Food arrives. Well, I'm asked what I want. The choices are full English, a veggie variety of the same, or cold meats and cheeses. I opt for the latter because I remembered that today was really meant to be brought to you by the letters 'ch' - champagne, cheese, chicken, chocolate, etc - and also because the January health kick is proceeding (with caveats) such that I thought the fried crap would be worse. And anyway I like cheese.

The food is excellent, much better than my last time on this flight. Oh, did I not mention where I was flying to yet? I'm on the way to Bergen, again. Conventional wisdom on flyertalk is that, when performing an immediate there-and-back flight to Norway with BA the best airports are Bergen and Stavanger, both of which decant arriving passengers directly into the departure hall without any requirement to pass immigration etc. And I've done it before, it's entirely idiot proof and risk-free.

Where was I? Oh, yes, the food. I also had a cup of tea, but no alcohol. Asked if I wanted anything else I said no thanks, I'm saving myself for the way back. Meanwhile 2 of the other 3 passengers in business got cracking on the champers or gin. My Spanish lessons take a backseat because I start to feel sleepy - that pesky altitude/pressure taking effect - so instead I put on a wrestling podcast and doze for a tiny bit. That doesn't last long beause the captain comes on the tannoy again.

This'll be the bit of the flight where he says ladies and gentlemen, an update from the flight deck, we're making good progress and I hope the cabin crew are looking after you, the weather in Bergen looks good and we'll be starting our descent soon. Except today, what he seems to be saying is that contrary to all expectations it's snowing so badly in Bergen they've just shut the airport and HANG ON WHAT THE FUCK REWIND SON.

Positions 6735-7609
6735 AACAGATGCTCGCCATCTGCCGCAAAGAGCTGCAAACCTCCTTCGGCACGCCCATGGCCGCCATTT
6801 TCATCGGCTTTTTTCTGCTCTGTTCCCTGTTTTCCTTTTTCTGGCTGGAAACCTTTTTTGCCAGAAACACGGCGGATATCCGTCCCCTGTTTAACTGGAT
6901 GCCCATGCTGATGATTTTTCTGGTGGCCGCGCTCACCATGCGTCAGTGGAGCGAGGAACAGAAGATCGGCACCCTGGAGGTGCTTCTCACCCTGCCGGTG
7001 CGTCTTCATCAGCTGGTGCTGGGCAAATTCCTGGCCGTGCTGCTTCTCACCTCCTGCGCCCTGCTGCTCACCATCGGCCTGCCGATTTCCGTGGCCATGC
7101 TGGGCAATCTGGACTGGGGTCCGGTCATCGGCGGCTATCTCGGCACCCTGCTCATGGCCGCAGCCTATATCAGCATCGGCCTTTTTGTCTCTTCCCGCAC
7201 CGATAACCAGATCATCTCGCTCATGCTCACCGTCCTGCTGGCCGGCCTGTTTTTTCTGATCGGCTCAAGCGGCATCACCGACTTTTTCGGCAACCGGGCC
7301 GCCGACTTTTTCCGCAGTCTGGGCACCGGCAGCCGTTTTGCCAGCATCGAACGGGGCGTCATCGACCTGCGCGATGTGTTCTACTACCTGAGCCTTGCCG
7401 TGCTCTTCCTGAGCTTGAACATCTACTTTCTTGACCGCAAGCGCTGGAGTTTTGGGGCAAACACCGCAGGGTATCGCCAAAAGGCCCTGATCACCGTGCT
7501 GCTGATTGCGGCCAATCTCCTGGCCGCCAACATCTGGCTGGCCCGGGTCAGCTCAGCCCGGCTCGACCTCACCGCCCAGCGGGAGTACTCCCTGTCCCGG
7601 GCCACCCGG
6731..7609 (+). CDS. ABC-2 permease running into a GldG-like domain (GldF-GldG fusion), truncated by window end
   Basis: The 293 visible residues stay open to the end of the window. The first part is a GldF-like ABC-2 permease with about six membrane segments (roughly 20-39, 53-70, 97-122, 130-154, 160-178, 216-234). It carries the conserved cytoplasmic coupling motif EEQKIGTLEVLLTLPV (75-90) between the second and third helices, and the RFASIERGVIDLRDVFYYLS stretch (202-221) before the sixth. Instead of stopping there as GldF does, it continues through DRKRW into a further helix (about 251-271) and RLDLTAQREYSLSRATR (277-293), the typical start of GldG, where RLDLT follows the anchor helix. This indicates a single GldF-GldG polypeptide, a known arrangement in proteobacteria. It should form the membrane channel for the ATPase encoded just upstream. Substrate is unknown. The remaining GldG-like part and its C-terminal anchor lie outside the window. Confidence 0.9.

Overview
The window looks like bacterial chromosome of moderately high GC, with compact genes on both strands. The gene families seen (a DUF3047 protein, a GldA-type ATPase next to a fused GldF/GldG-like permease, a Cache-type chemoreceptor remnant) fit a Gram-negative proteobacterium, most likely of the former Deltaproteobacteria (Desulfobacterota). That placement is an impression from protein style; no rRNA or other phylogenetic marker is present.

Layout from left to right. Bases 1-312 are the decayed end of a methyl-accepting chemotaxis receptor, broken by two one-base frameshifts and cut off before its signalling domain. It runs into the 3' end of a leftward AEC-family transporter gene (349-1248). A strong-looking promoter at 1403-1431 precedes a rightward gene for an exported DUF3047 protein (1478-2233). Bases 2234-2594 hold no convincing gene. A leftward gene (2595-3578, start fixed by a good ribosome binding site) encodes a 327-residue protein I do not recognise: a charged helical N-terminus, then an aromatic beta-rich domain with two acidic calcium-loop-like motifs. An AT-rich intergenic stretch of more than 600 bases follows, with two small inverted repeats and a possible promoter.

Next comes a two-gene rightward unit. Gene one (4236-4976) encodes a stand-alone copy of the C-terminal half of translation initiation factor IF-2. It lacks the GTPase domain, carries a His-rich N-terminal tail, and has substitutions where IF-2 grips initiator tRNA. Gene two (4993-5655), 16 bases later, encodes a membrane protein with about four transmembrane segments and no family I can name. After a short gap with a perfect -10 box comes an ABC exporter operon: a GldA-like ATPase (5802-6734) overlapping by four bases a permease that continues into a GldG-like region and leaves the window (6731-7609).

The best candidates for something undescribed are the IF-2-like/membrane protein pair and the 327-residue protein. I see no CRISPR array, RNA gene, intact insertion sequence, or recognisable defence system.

Yes, Bergen airport is currently closed. They've been in contact with the ground and it might take them an hour to clear the snow, which is too long for us because we've not really got enough fuel to hang around that long. So we might divert to Oslo. Wait, what? This is fucking hilarious, for me, and probably a real pain in the arse for everyone else on board.

An attendant appears and asks if I want a drink. An emergency gin seems in order and for some reason I ask for a g&t and actually mix the tonic in. I think the absurdity of the situation has had an adverse effect on my judgement. I have a bit of a chat with the lady who serves me and she tells me that actually we might divert to Stavanger, but nothing's set yet because we're still circling and hoping Bergen re-opens.

I have to explain bits of what I'm up to, i.e. why I'm on the flight back. She's pretty incredulous and, I think, a tiny bit impressed. Later she comes back to tell me that one of the other attendants has just told her that yep, people do this, especially from Amsterdam or Dublin. Why have I chosen Bergen and how did I even find out about the price? Well, this internet thing...